Creating a Culture of Quality

Creating a Culture of Quality

The April, 2014 Harvard Business Review has an article about creating a culture of quality. The authors found that a culture of quality will save $13,400 per employee per year. Surveyed participants also said it takes two hours to fix a mistake. Joseph Juran often said that companies lose a quarter (25%) of their revenue finding and fixing mistakes and errors, so this gives us a benchmark and a reason to embrace quality.

“Companies that take a grassroots, peer-driven approach develop a culture of quality. Traditional strategies have little effect.”

Four Factors that Drive Quality

  • Leadership – As Deming said: “The aim of superision should be the help people and machines and gadgets do a better job. Supervision of management is in need of overhaul.” Many of Deming’s 14 points highlight leadership.
  • Message credibility – Deming said: “Create constancy of purpose toward improvement of product and service.”
  • Peer Involvement – Deming again: “Break down barriers between departments. People in research, design, sales and production must work as a team.
  • Employee Ownership – Deming: “Remove barriers that rob workers of their pride of workmanship. Put everybody in the company to work to acocumplish the transformation.”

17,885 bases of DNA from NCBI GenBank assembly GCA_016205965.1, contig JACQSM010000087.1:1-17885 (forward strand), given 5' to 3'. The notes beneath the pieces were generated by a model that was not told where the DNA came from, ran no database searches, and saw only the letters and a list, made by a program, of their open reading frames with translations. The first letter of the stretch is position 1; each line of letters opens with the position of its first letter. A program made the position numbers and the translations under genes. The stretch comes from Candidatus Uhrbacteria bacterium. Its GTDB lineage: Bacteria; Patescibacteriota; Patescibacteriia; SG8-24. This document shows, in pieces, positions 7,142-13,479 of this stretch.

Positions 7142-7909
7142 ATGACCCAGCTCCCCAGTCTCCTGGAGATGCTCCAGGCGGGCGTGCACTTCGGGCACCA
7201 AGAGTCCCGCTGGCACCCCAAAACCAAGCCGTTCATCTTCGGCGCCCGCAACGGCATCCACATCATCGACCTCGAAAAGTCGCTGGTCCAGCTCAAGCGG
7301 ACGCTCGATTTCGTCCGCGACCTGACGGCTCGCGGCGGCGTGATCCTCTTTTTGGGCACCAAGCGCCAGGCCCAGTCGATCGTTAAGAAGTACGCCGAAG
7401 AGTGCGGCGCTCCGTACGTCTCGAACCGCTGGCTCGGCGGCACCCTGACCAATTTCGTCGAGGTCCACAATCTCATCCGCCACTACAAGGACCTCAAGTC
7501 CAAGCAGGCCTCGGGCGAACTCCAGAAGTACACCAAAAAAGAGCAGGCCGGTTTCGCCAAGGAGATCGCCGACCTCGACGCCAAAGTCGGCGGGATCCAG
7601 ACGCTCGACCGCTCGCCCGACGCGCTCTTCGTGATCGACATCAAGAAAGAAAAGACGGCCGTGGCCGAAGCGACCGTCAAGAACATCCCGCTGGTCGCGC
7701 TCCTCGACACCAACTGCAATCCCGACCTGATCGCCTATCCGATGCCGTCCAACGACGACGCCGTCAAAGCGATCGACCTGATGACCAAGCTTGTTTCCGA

¬†Obviously, since Deming began touting his 14 points decades ago, creating a culture of quality isn’t as simple as training a few Black Belts and moving on to other tasks. It requires endless commitment and attention from all employees. If you could save $13,400 per employee per year and add that to the bottom line what would that do for your company’s profitability? For your employee’s morale? For customer loyalty?

The good news is that you can start today. The bad news is that you will never be finished. Lean Six Sigma is easy. Creating a culture of quality is hard. And it’s easy to kill a culture of quality. A new CEO can do it in a matter of months. How are you going to create and sustain the focus required?

It isn’t easy, but it is worth it.

This entry was posted by Jay Arthur in Lean, Manufacturing, Service, Six Sigma and tagged , , , . Bookmark the permalink. Follow comments with the RSS feed for this post.